Steam Burn From a Rice Cooker

Yuji Koike, MD, PhD

Ibaraki University College of Education, Ibaraki, Japan

Nobuo Isono, MD

National Hospital Organization Disaster Medical Center, Tokyo, Japan

A previously healthy 11-month-old boy presented to our hospital with a steam burn from a rice cooker on his 4 right fingers and part of the ventral palm. 

Twenty-four hours before his visit, he had placed his right hand on the steam port of an electrical rice cooker, which had been placed at a height of 50 cm from the kitchen floor in his home. The vapor had leaked from the port during cooking. His mother had been preparing breakfast when the boy began to scream.

On physical examination, the boy was 71 cm tall and was alert. His injuries were deep second- and third-degree burns. The boy had been able to walk with support since the age of 10 months.

His wound was dressed daily. Two weeks later, full-thickness skin grafting of the burn was performed.

Japan exported 497,000 electrical rice cookers in 2011, 57.5% of which were exported to countries in Asia, and 36.4% of which were exported to the United States.1 Two types of rice cookers are available, conventional and steamless. The temperature at the steam port of a conventional rice cooker can exceed 98°C (>200°F), while the temperature at the upper part of a steamless rice cooker is approximately 37°C (99°F).2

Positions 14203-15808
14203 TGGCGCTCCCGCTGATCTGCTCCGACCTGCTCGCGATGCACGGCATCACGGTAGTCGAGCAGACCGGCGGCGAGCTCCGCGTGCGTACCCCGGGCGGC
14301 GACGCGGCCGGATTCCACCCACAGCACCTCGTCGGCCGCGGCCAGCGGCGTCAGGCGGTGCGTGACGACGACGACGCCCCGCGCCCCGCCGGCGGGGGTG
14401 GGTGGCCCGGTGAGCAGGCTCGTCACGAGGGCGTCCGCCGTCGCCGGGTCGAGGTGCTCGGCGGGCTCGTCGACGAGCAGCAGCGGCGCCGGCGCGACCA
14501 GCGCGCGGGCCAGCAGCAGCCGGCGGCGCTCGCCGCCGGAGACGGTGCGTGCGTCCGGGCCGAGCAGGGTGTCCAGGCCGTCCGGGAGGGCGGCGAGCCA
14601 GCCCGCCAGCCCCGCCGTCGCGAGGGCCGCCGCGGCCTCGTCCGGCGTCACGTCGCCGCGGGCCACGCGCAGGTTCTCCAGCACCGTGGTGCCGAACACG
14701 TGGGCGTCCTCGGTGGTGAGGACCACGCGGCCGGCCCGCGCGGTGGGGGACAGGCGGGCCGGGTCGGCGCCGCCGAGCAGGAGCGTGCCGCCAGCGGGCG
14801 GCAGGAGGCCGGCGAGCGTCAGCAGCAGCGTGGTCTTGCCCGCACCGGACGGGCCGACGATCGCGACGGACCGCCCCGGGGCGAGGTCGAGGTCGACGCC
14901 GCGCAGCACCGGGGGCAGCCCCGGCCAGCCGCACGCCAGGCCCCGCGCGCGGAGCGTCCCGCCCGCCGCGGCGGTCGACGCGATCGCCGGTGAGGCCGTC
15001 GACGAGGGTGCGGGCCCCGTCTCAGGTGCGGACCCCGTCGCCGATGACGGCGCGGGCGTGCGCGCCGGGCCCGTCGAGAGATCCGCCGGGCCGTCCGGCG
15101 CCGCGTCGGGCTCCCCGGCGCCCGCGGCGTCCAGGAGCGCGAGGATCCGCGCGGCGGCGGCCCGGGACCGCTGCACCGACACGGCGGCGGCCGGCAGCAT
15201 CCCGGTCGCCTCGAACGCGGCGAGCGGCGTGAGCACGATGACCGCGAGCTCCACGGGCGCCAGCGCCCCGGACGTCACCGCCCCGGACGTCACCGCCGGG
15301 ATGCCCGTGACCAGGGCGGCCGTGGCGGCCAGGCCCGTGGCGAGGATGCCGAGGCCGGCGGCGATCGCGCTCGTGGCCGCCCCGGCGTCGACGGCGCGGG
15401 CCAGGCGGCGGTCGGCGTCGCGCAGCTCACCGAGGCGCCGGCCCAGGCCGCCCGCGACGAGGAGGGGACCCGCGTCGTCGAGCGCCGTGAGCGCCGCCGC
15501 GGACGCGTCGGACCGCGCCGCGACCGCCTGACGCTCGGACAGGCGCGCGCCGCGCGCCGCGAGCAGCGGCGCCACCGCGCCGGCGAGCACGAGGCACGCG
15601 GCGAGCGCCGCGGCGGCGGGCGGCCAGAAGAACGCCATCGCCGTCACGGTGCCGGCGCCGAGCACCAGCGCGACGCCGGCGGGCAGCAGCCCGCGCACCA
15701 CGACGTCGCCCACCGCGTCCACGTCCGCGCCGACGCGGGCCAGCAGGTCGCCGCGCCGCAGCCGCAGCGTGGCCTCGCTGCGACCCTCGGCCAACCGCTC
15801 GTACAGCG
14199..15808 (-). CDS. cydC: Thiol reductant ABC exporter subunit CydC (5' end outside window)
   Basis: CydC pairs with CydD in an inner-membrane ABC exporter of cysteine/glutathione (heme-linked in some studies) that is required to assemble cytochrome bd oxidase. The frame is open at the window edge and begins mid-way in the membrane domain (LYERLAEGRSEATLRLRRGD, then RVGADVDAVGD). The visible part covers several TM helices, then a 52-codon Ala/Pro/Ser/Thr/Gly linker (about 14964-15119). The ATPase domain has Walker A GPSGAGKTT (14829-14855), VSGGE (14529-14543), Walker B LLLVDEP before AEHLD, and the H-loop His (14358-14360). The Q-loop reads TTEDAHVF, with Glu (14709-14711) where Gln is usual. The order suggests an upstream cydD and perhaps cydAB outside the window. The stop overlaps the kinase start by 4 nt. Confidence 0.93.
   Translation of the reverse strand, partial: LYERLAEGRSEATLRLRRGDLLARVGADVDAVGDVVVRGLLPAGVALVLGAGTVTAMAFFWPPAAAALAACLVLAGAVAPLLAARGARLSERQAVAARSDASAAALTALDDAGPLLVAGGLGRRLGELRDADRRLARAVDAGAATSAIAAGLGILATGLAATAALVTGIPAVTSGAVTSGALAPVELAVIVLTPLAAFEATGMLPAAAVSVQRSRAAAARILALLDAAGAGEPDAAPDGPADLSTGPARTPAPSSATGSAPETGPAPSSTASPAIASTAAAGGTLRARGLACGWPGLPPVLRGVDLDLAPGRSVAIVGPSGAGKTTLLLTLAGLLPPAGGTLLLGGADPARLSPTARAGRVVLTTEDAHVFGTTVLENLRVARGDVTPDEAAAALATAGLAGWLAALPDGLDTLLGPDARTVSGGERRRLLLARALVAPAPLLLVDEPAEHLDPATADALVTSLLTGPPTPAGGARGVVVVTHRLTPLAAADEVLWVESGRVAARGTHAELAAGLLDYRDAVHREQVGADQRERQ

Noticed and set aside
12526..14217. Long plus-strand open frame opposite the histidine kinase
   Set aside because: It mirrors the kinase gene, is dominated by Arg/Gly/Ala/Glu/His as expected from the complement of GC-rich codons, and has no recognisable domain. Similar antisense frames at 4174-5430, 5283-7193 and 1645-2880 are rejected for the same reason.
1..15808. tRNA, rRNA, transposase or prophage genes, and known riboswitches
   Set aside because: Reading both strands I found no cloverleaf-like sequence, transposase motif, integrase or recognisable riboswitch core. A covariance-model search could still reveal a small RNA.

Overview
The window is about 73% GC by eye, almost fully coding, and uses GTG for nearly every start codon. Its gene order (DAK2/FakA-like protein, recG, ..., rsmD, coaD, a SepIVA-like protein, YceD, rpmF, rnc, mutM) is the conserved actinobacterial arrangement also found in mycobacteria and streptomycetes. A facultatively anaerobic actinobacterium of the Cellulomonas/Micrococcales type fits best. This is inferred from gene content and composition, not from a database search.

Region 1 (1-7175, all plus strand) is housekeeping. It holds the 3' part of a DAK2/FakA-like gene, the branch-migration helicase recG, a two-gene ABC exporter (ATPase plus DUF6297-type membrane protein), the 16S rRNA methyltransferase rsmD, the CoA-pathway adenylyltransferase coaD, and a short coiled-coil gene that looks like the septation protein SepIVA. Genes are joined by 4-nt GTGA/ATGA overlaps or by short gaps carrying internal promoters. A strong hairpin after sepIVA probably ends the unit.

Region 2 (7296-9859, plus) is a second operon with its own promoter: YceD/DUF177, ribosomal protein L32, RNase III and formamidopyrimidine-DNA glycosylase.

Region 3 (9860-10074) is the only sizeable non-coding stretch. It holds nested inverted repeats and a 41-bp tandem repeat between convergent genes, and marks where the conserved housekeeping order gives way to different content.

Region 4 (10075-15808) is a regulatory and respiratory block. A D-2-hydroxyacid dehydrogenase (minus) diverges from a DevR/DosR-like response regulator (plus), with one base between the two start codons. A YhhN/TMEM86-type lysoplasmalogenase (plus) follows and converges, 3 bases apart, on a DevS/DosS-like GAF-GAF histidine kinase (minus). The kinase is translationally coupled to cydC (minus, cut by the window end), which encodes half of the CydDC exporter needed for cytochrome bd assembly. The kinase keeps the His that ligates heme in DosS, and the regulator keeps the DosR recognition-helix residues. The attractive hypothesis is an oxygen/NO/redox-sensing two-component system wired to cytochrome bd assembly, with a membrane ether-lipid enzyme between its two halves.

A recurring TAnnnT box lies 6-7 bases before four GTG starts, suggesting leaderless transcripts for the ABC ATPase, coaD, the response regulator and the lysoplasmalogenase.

A retrospective investigation of burns in children younger than 5 years of age was conducted at a children’s hospital in Tokyo, Japan, between 2010 and 2011.3 Thirty-two of 313 children with burns had been injured from vapors, and the most frequent cause was steam from a rice cooker (21 of 32 children, 65.6%).

Roh and colleagues4 reported on burns to 81 hands in 79 children (mean age, 10.5 months) in Seoul, South Korea; all of the burns resulted from steam leaking from a rice cooker. All of the injuries were medium-to-deep second-degree burns, similar to the injuries in our patient’s case.

Toddlers are attracted to the visual effects and the hissing sound of the steam, and to the smell of cooked rice from a rice cooker. They may reach for the rice cooker, even if it is placed high on a kitchen shelf. Toddlers likely are unable to pull away their hand immediately, because they stretch their hand up to the cooker, kept at a height, possibly while standing on tiptoes. Therefore, parents should be advised to not place steam rice cookers within reach of toddlers, or to use a steamless rice cooker.


1. Osaka Customs. Electrical rice cookers exported from Japan [in Japanese]. Published March 22, 2012. Accessed October 15, 2015.

2. National Consumer Affairs Center of Japan. Be careful! Rice cooker steam burns in children [in Japanese]. Published March 17, 2013. Accessed October 15, 2015.

3. Tsuruwa M, Inoue N, Takabayashi M, et al. Children with burn injuries admitted to a pediatric hospital [in Japanese]. J Jpn Pediatr Soc. 2013;117(9):1492-1496. Accessed October 15, 2015.

4. Roh TS, Kim YS, Burm JS, Chung CH, Kim JB, Oh SJ. Rice cooker steam hand burn in the pediatric patient. Plast Reconstr Surg. 2000;106(1):76-80.